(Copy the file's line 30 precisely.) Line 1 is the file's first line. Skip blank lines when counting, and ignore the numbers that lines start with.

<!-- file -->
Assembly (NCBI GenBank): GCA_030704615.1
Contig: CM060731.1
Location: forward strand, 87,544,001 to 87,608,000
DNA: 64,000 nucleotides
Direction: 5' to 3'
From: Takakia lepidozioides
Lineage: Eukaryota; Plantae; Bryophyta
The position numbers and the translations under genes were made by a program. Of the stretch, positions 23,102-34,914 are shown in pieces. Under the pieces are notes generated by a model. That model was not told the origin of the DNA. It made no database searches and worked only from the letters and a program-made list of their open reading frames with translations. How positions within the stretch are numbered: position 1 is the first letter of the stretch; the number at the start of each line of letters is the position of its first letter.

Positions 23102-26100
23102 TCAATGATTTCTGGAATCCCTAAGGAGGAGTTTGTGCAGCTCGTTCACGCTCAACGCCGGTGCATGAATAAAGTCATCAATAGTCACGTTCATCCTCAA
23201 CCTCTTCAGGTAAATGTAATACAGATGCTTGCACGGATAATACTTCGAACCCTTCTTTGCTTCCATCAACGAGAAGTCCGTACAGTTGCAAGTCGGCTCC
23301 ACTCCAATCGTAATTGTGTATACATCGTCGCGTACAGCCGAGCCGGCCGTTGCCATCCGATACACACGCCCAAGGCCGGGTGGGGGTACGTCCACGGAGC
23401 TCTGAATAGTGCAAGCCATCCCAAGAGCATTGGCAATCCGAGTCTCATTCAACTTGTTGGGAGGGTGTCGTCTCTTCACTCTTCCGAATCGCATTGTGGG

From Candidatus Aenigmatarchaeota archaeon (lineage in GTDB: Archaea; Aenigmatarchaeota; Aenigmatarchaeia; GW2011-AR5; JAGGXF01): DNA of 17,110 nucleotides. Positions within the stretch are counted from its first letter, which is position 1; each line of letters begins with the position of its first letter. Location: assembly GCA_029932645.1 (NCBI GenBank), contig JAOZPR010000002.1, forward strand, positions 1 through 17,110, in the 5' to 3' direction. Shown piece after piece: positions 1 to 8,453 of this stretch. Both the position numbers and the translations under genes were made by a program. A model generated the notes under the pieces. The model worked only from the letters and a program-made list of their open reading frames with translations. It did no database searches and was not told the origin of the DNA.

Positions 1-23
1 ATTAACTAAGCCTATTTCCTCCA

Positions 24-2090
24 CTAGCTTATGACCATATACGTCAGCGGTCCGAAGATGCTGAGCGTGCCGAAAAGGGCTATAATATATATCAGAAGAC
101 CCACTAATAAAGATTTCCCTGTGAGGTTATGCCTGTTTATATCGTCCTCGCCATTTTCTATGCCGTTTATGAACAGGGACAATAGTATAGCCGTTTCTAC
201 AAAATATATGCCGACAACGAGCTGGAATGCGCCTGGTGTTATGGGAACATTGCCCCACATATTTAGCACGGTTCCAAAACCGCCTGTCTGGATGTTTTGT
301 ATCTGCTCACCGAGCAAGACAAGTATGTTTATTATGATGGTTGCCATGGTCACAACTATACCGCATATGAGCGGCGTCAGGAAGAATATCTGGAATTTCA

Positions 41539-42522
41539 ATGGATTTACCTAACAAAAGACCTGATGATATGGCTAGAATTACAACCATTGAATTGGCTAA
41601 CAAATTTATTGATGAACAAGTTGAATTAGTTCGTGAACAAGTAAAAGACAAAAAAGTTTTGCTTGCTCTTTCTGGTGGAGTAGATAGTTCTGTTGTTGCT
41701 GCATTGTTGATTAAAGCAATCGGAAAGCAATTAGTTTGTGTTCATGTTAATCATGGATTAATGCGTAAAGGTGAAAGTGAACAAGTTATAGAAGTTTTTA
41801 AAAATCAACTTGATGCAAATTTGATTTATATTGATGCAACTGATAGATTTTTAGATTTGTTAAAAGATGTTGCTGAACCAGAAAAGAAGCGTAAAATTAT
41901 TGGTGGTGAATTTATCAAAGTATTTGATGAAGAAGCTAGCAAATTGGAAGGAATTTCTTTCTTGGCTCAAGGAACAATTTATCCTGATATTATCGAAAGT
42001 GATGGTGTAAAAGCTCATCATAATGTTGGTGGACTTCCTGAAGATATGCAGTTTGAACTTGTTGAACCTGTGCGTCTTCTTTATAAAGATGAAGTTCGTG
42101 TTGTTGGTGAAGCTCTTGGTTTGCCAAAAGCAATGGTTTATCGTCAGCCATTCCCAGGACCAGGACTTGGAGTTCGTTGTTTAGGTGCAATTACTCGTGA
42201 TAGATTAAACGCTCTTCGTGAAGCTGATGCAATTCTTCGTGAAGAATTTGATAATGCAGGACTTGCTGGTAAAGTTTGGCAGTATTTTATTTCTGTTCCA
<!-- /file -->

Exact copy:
42201 TAGATTAAACGCTCTTCGTGAAGCTGATGCAATTCTTCGTGAAGAATTTGATAATGCAGGACTTGCTGGTAAAGTTTGGCAGTATTTTATTTCTGTTCCA